Recevied the following information from Lyle Mcdonald's great nutrition newsletter.
Feature Article - Dieting by Percentages Part 3
Last week, I looked at some problems with using percentages to set up diets, you can read it in the archive. This week I want to finish up by looking at several other ways that focusing only on the percentages of nutrients in the diet (or in a meal) can be misleading and inaccurate.
It's quite common to see statements of "Such and such is a high-fat diet and hence bad." or "High-protein diets are bad", things of that nature. Most commonly, those statements are based on the percentages of a given nutrient in a diet. For example, diets containing 30% or less total calories from fat are generally considered 'low-fat' while, by definition, higher fat intakes are considered high-fat. But this can be terribly misleading as well as misused. Here's an example.
Let's say we have a person who's currently eating 2000 calories of which 150 grams (600 calories) are protein, 176 grams (707 calories) are carbs, and 77 grams (693 calories) of fat. Using the math from the last chapter, this yields a diet that is 30% protein, 35% carbohydrate, and 35% fat. Most would refer to this as a high-fat diet and deem it bad because it contains 35% fat calories. They would probably also call it 'low-carbohydrate' and 'high-protein' based on the percentages.
Ok, so let's say we add 200 grams (800 calories) of carbohydrates (let's use table sugar just because) to the diet without changing anything else. Total calories now go to 2800 and the percentage of calories from fat drops 35% to 25% (protein drops from 30% to 21%, carbs increase from 35% to 53%), even though the total fat intake in grams hasn't changed. By typical naming conventions a 'high-fat' diet has now magically become a 'low-fat' diet and nobody will have a problem with the protein or carbohydrate intake, based on the percentages. Of course, total fat intake in grams didn't change. Neither has protein intake in grams. All we did was skew the percentages by adding 200 grams of table sugar to the diet. And I don't think anybody would argue that adding 200 grams of table sugar to this diet is particularly healthy. Yet many clueless folks would automatically assume or claim that the second diet (25% fat) is healthier than the first (35% fat) because it's a 'low-fat' diet even though both diets contain the same number of grams of fat.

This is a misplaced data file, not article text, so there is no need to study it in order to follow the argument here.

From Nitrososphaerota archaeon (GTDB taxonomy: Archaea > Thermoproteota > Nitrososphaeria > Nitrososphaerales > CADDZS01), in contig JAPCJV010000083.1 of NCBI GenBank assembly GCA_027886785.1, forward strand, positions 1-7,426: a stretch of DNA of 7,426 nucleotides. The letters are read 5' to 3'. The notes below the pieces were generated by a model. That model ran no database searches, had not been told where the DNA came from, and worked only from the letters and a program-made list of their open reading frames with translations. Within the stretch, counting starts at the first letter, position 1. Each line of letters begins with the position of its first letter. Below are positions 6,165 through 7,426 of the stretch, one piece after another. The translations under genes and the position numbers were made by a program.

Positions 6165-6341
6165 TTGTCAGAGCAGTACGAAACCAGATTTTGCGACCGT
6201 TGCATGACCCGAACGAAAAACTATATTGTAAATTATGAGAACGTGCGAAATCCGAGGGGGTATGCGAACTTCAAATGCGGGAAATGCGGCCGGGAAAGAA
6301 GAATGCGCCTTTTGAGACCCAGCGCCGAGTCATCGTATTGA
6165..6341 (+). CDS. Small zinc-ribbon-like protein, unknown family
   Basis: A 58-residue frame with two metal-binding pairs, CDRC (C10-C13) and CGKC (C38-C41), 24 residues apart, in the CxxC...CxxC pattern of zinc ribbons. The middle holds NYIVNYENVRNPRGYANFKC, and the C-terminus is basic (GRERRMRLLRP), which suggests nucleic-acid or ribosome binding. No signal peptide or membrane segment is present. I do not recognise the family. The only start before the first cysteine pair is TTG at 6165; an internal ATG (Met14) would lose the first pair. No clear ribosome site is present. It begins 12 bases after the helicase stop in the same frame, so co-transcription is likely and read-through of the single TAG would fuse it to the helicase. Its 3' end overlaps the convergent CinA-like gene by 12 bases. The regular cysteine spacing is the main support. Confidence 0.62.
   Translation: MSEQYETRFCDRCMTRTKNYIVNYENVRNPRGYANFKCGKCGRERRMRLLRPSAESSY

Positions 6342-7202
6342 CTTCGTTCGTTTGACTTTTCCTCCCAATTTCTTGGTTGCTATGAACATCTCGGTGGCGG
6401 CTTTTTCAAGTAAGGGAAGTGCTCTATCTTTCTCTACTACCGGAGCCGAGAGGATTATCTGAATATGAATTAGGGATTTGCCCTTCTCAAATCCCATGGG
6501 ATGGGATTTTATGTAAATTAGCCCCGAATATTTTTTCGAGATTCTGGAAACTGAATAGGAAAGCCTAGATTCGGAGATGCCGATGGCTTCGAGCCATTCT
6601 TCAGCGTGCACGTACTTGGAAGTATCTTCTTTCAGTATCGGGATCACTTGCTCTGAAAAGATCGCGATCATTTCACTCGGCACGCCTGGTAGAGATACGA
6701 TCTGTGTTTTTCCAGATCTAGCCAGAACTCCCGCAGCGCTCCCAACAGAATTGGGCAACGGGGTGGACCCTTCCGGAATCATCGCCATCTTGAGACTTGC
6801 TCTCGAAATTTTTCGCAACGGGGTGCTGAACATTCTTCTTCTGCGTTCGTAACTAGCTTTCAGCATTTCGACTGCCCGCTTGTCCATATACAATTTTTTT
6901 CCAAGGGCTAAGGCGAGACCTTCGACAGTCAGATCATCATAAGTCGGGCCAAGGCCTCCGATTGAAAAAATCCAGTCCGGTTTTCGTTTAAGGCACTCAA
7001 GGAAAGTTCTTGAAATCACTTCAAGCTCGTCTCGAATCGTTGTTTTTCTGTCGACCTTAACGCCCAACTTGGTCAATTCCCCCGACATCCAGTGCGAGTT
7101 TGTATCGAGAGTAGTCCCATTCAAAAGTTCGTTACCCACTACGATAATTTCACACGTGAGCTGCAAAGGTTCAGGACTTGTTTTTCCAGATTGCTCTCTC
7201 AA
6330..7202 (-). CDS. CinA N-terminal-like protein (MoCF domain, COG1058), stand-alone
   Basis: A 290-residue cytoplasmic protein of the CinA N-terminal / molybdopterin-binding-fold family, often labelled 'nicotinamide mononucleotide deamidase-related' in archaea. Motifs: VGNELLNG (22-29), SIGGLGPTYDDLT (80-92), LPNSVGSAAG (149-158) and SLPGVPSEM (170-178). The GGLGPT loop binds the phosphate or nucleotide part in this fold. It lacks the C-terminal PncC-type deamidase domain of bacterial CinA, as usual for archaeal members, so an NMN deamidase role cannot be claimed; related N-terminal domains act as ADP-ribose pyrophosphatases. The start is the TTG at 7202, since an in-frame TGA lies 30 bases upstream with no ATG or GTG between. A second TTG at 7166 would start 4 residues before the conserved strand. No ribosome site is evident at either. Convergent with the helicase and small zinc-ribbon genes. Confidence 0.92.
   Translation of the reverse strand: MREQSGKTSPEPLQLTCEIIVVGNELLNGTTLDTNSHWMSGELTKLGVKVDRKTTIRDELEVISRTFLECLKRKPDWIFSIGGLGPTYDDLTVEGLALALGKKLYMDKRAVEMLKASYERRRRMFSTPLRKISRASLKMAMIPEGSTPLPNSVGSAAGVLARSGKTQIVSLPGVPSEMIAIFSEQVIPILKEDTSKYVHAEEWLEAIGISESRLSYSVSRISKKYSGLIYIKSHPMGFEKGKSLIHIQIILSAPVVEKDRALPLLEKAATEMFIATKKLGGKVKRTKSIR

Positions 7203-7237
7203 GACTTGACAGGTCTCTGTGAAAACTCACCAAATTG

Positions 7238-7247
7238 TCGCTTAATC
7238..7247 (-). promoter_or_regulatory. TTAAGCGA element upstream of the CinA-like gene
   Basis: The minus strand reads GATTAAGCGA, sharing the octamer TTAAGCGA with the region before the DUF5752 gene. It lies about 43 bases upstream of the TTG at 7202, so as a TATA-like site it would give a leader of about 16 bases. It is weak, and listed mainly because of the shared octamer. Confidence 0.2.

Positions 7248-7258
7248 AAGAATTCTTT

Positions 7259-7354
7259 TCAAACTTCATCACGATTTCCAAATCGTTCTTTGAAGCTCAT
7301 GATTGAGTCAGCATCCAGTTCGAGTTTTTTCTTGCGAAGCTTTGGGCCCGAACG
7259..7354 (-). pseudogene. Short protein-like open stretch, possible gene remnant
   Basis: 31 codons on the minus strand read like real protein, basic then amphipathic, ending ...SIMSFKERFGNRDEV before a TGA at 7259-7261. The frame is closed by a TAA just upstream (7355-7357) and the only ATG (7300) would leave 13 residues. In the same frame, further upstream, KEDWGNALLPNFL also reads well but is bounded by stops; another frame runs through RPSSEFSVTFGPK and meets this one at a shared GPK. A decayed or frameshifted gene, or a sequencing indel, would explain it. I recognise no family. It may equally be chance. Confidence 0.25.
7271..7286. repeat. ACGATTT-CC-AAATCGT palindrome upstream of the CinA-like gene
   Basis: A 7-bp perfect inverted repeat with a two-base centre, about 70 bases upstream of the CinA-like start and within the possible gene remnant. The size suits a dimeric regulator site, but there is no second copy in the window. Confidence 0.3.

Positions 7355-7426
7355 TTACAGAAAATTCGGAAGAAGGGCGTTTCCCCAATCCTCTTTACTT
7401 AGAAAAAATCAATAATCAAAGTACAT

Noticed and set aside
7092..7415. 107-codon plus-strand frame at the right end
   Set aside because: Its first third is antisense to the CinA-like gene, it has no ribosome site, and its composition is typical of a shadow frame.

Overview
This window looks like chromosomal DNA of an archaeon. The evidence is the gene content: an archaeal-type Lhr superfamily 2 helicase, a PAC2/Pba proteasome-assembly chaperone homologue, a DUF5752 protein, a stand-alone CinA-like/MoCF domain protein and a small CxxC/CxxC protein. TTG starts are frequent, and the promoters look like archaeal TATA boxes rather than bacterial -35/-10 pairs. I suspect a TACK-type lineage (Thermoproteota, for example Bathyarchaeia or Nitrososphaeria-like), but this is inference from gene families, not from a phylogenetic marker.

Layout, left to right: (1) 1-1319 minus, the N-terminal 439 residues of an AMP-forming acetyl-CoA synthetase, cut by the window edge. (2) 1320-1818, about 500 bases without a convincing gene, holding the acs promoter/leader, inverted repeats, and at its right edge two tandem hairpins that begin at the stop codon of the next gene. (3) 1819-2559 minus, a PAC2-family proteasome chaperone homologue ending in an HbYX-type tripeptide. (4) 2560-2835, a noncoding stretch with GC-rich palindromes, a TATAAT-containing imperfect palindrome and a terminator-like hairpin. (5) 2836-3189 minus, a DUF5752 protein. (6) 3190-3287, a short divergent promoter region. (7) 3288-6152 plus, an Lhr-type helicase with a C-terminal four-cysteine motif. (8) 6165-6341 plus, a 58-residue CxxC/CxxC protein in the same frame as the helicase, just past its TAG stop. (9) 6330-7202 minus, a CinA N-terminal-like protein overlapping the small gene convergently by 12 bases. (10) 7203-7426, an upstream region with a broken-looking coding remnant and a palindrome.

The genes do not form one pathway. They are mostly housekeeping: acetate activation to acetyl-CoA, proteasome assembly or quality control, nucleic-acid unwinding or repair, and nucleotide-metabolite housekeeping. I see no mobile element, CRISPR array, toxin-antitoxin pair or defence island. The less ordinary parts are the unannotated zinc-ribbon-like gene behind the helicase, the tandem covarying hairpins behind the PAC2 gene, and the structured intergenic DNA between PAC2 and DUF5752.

On a related note, many food companies will use this strategy as well. By simply adding table sugar to a food, to increase the caloric content, they can drive the percentage of calories from fat downwards below 30% and call it a low-fat food. You can make vegetable oil (100% fat calories at 14 grams fat/140 calories) a low-fat food if you add enough table sugar to it. Does that make it healthy because it's now 'low-fat'? Obviously not. Or perhaps not so obviously because some folks fixate so hard on the percentages that they miss the forest for the trees. Using the same starting diet from last week, say we decide to take all of the carbohydrates out of the same diet. Now it contains 150 grams of protein (600 calories), zero grams of carbs, and 77 grams of fat (693 calories) and 1293 total calories. Now it contains 46% protein and 54% fat. Most would call this a high-protein, high-fat diet and go into an apoplectic fit even though it contains the exact same number of grams of protein and fat as the previous diet. By simply changing the total carb and caloric content, we can skew the percentages. But we haven't changed a damn thing in terms of absolute protein or fat intake.
Or an even more extreme example, let's say we decide to move this guy to nothing but protein (an approach called a protein-sparing modified fast or PSMF). Now he's eating nothing but 150 grams of protein per day. That's a 100% protein diet, which most would call 'high-protein'. First they'd freak out, then they'd tell you that his kidneys are going to fall out of his ass. Except that it contains no more and no less protein than the previously two described diets; once again, by manipulating the total caloric content of the diets we've changed the percentages even if we really haven't changed the gram intake. On that note, this is a common criticism of 'low-carbohydrate' and/or 'ketogenic diets'. Most will call them high-protein and/or high-fat because the percentage of total calories from protein and fat is very high. But this can be misleading because ketogenic diets are also commonly low in total calories. Studies typically show that total protein and fat intake change very little when people move to ketogenic diets. Rather, total calorie and carbohydrate content come down, and the percentage from fat and protein go up. Nitwit diet critics will look at the high fat percentage and condemn the diet, without looking at the actual gram intake.